• Search

Newly Released Report Gives Horrific Details On Murder Of Correctional Sgt. Meggan Callahan

Low pay and correctional officer shortages may be to blame for increased attacks by inmates on correctional officers, including the murder of Correctional Sgt. Meggan Callahan.

Bertie County, NC – New details have surfaced about the ambush and violent attack on Bertie County Correctional Sergeant Meggan Callahan, who was murdered inside the Bertie Correctional Institution on April 26.

The autopsy report was released on Wednesday, October 25, according to The Charlotte Observer.

It confirmed that inmate Craig Wissink set a trash can fire and then attacked Sgt. Callahan while she was trying to put out the fire.

Wissink threw hot, boiling water into Sgt. Callahan’s face while she was trying to extinguish the fire. When she set the fire extinguisher down, he tried to cut her with a piece of glass.

“When this didn’t work to injure her, the inmate took the fire extinguisher and began to strike Ms. Callahan about the head”, according to the autopsy report. It said “despite aggressive attempts, she could not be resuscitated.”

The report listed extensive injuries to Sgt. Callahan, including multiple lacerations, thermal burns, and “massive basilar skull fractures”. The cause of death was listed as “traumatic head injuries due to assault with fire extinguisher.”

State Bureau of Investigation Agent Anthony Jernigan said earlier that the attack on Sgt. Callahan was targeted, although no reason was given. He said, “It was violent and deliberate.”

Wissink began serving a life sentence in 2004 for first-degree murder, in the death of John Lawrence Pruey which occurred in 2000 during an attempted robbery.

Requests from The Charlotte Observer for a copy of surveillance video that captured the graphic attack have been denied by state officials, who said “it contained sensitive public security information.”

Bertie Correctional Institution is a men’s prison located in Windsor that can house up to 1400 adult male inmates.

It is a close custody facility, one step above medium security, and houses inmates who have committed very serious crimes, pose an escape risk, or who have shown a pattern of not following the rules, according to the North Carolina Department of Public Safety .

This incident was not the first where inmates have violently attacked correctional officers.

In 2015, former Correctional Officer Rosie Anderson was violently attacked by inmate Sammy Whittington, who is serving a 16-year sentence for beating his wife to death with a pipe. The attack occurred at Central Prison in Raleigh.

Whittington approached former Officer Anderson, with his pants down and genitals exposed. He threw her to the ground, began punching her repeatedly in the face, and tried to sexually assault her. It is almost a full minute before other officers arrive to assist her.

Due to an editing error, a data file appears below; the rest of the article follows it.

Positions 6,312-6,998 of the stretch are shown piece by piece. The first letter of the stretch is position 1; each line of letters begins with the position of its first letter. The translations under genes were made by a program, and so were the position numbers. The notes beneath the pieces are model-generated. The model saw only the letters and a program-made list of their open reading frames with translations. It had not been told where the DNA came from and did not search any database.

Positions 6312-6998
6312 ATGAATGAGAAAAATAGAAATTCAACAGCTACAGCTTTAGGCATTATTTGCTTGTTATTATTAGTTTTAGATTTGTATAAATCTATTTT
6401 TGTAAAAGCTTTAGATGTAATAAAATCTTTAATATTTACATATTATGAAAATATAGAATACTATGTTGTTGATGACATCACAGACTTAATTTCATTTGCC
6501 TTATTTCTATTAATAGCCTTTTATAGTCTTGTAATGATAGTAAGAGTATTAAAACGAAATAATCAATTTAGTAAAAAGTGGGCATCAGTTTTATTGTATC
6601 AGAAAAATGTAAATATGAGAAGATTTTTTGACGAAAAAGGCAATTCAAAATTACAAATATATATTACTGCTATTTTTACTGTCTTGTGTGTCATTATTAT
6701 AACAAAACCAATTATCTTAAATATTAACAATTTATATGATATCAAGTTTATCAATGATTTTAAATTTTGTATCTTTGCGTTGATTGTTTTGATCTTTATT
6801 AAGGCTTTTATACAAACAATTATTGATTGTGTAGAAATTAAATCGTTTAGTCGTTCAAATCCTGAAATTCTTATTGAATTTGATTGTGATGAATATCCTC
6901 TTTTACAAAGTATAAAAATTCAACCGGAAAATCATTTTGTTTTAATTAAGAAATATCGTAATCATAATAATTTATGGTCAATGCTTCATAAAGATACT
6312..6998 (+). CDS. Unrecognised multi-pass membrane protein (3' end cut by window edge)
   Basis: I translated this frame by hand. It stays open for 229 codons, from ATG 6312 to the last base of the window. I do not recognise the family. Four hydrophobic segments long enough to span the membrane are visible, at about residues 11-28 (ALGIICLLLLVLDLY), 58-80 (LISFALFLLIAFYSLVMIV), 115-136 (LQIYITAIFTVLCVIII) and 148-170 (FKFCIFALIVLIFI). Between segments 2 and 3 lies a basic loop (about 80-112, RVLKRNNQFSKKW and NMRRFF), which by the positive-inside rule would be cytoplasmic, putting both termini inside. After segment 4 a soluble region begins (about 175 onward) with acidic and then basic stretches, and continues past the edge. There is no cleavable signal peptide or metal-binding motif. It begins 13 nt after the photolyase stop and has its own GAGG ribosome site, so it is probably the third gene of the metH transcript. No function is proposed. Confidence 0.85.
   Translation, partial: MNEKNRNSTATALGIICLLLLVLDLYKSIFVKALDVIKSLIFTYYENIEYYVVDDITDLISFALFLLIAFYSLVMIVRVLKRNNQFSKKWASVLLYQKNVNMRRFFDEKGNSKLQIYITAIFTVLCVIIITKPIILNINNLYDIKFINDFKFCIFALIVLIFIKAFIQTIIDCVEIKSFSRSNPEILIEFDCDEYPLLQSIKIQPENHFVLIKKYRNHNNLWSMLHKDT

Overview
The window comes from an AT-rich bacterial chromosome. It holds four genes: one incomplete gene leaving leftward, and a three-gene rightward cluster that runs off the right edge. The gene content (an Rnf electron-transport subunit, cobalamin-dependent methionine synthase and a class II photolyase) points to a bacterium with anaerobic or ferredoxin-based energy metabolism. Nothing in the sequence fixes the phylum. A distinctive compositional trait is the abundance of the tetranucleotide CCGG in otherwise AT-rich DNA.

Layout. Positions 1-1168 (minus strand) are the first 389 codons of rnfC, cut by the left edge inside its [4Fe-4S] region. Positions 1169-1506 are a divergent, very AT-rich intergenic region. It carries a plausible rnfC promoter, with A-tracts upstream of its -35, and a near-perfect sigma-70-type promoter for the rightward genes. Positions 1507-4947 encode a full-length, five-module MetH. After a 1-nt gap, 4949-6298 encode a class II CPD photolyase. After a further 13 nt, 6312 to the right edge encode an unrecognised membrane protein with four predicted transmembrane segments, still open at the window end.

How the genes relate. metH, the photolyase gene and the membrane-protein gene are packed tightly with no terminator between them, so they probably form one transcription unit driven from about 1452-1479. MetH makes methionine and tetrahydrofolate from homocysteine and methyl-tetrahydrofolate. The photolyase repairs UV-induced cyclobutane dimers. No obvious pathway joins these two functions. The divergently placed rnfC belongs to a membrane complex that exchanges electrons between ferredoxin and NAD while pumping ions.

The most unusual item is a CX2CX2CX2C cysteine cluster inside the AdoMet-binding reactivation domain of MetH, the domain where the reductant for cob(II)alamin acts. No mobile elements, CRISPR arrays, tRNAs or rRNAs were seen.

The attacks show a pattern of increasing violence to correctional officers, according to an investigation by The Charlotte Observer.

On October 12, Correctional Officer Justin Smith and Correction Enterprises Manager Veronica Darden were murdered during an attempted escape and uprising at the Pasquotank Correctional Institution.

Inmates used hammers and scissors to beat and stab the correctional officers, where a total of 14 were injured.

In that investigation, severe staff shortages were reported that placed the lives of correctional officers and inmates in danger. Some prisons, including Bertie and Pasquotank, have shortages of officers where one out of every four officer positions is vacant.

Sources have said that the shortage is so severe at some prisons that one officer is responsible for 100 inmates.

Another factor is low pay, which doesn’t begin to cover the inherent danger of a correctional officer’s job.

State officials said that they have increased officers’ pay and expanded hiring programs. But the low pay and officer shortages still exist.

When former Correctional Officer Anderson was attacked, she was working in the mental health unit. She said that the unit was five officers short on that day.

About 200 inmates are assigned to that unit, and 21 officers are normally assigned to work there. The state has refused to answer questions about recommended and actual staffing levels on the day of former Officer Anderson’s attack.

According to experts, having a second officer within a cell block would likely have shortened or prevented the attack.

Robert Marvin, also a former Correctional Officer who worked at Central Prison, said that the prison is so short-staffed, “it’s deadly.” He said that he resigned because of the low pay and unsafe working conditions.

Statistics show that about 16% of correctional officer positions in North Carolina prisons are vacant. Many of the prisons are located in rural areas, where recruiting officers can be difficult.

In 2015, pay raises were approved by the North Carolina legislature for prison guards, bringing the average salary up to $38,000 from $31,000 . This current pay for North Carolina correctional officers is still about $8,000 less than the national average for prison officers and jailers.

GinnyReed - October Sun, 2017

Newsletter

Sign up to our daily newsletter so you don't miss out on the latest events surrounding law enforcement!

Follow Me

Follow us on social media and be sure to mark us as "See First."